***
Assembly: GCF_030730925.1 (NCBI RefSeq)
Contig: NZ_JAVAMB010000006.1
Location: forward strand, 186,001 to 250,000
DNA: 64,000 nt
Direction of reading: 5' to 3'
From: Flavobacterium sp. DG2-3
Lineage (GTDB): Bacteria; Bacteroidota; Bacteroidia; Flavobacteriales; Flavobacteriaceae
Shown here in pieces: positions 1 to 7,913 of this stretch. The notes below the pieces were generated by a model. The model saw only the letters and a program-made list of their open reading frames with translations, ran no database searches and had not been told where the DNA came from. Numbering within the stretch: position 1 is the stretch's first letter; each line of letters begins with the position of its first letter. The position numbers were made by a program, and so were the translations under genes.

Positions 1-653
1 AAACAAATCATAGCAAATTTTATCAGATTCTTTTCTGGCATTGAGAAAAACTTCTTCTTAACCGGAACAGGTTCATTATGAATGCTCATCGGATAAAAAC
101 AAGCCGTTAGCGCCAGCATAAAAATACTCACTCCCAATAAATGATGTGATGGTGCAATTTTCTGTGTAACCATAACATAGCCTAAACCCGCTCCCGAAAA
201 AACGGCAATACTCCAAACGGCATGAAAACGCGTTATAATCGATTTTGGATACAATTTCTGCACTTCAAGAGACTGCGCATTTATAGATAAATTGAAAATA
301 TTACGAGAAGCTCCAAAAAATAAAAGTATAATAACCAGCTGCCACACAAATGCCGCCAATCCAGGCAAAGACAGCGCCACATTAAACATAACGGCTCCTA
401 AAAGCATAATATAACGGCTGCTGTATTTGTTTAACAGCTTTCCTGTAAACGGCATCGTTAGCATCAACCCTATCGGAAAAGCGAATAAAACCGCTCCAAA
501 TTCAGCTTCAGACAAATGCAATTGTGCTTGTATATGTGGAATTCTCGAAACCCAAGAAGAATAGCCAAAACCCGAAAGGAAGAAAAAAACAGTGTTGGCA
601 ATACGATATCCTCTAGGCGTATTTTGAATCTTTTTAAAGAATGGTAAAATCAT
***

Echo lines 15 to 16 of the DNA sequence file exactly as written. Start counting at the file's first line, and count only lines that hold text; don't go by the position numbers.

501 TTCAGCTTCAGACAAATGCAATTGTGCTTGTATATGTGGAATTCTCGAAACCCAAGAAGAATAGCCAAAACCCGAAAGGAAGAAAAAAACAGTGTTGGCA
601 ATACGATATCCTCTAGGCGTATTTTGAATCTTTTTAAAGAATGGTAAAATCAT